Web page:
One reason strategist and investment guru Lyn Alden isn’t invested in Ether is she considers the Ethereum network an â€œunfinished productâ€� when compared with Bitcoin.
Aldenâ€™s economic analysis of Ethereum released today compares the smart contract network to the Concorde jet: functional as it has â€œa ton of smart developers working on it,â€� but unlikely to become an economically sustainable project in the long run. She ran down some of Ethereumâ€™s main features as evidence of her assertion, calling the use-case of many decentralized apps â€œcircular and speculative.â€�
In addition, she said the networkâ€™s nodes are more likely to be at risk of a centralized attack â€œif there were to be some government crackdown on third-party node services.â€� Alden said regulators wouldnâ€™t “necessarily bring down Ethereum” but could effectively threaten the use-case by making the apps harder to run.
Alden summarized her thoughts on Twitter:
â€œEthereum could indeed do very well over the next year in terms of price, but as long as it’s transforming its base layer, it remains a speculation in alpha development, rather than a finished/stable product.â€�
On the other hand, the investment guru said that Bitcoin (BTC), with its fixed supply of 21 million coins, didnâ€™t have the “arbitrary monetary policy” of Ethereum in addition to saying there was a “cultural divide” between the two networks.
â€œEthereum attracts more of a gamer culture, and more experimentation,â€� said Alden, pointing out that some of the projects built on the network had resulted in failure. â€œMaybe in another 5 years when Ethereum 2.0 is in place and functioning for a while, with consistent monetary policy for that whole time, it can be considered largely a finished project like Bitcoin. Until then, itâ€™s experimental.â€�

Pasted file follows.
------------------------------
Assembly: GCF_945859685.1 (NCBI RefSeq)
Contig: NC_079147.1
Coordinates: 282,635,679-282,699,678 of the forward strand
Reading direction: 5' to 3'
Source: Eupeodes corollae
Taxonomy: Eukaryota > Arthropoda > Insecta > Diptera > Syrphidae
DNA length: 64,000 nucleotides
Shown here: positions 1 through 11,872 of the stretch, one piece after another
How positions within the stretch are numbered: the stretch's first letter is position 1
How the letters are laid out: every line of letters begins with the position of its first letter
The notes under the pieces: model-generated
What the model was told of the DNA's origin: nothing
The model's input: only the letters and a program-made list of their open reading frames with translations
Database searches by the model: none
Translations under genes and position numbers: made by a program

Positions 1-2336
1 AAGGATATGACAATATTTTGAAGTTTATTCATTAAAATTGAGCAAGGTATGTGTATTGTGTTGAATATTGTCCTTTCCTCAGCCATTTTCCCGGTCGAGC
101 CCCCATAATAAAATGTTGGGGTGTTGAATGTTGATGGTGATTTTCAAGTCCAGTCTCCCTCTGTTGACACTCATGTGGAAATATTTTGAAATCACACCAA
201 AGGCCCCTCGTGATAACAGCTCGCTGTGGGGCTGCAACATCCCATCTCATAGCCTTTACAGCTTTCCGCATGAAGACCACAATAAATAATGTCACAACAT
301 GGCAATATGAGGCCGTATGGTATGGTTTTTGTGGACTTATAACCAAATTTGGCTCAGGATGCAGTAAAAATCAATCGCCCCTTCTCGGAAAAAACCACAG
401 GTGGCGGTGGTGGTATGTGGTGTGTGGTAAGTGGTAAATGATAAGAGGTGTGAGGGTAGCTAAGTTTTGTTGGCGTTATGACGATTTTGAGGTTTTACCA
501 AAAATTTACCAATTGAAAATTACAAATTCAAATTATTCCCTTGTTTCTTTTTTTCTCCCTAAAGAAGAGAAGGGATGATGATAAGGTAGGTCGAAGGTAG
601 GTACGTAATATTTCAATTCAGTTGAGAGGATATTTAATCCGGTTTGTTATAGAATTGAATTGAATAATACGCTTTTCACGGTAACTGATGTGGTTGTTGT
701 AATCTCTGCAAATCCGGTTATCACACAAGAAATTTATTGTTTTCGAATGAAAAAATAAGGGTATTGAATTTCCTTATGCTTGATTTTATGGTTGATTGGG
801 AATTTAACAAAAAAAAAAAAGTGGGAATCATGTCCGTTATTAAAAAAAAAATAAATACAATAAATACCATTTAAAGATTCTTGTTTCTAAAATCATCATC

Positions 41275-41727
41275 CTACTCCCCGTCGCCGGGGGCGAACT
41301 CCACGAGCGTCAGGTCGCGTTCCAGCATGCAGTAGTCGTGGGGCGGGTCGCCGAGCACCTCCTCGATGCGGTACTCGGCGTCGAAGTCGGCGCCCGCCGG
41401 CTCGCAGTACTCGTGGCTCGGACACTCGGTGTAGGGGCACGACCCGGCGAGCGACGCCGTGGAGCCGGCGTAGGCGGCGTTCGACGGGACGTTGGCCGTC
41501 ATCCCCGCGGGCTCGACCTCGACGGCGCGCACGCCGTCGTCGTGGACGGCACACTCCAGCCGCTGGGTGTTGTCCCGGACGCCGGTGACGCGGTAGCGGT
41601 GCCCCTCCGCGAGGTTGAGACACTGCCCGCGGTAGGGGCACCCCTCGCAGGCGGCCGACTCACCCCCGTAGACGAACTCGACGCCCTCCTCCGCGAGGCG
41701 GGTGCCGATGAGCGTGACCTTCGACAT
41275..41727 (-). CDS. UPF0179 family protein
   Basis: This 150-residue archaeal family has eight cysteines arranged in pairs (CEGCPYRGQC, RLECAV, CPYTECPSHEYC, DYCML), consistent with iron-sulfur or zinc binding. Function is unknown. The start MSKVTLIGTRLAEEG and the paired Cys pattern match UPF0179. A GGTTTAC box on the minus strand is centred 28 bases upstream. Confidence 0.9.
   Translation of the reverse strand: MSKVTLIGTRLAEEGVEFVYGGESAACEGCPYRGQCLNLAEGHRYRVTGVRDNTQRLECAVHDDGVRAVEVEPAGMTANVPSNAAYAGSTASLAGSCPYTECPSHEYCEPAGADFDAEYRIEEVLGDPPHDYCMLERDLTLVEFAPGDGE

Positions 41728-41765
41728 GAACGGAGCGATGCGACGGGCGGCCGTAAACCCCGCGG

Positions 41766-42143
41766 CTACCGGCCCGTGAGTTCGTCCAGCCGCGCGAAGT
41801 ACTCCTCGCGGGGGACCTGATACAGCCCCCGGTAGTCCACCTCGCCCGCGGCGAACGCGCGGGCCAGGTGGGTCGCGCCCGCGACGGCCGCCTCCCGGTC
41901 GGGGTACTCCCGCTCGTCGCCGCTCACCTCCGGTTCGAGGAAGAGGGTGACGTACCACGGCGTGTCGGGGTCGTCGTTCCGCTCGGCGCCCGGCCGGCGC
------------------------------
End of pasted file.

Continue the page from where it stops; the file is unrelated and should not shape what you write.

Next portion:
Last year, Alden said she became â€œquite bullishâ€� on Bitcoin given its scarcity, halving, and potential of the crypto asset to act as a backdrop to inflation. She added in her analysis of Ethereum that she preferred Bitcoin for its â€œrisk/reward opportunityâ€� claiming that for all the coinâ€™s price volatility, there was an â€œupside potential.â€�
â€œ[Bitcoin] doesnâ€™t move fast and break things like many altcoins do, but it moves slowly and has a tendency to get things right,â€� she said. â€œThe more ideas and innovations that pop up in the broader digital asset industry, the more Bitcoin developers have to work with for their protocol and ecosystem.â€�
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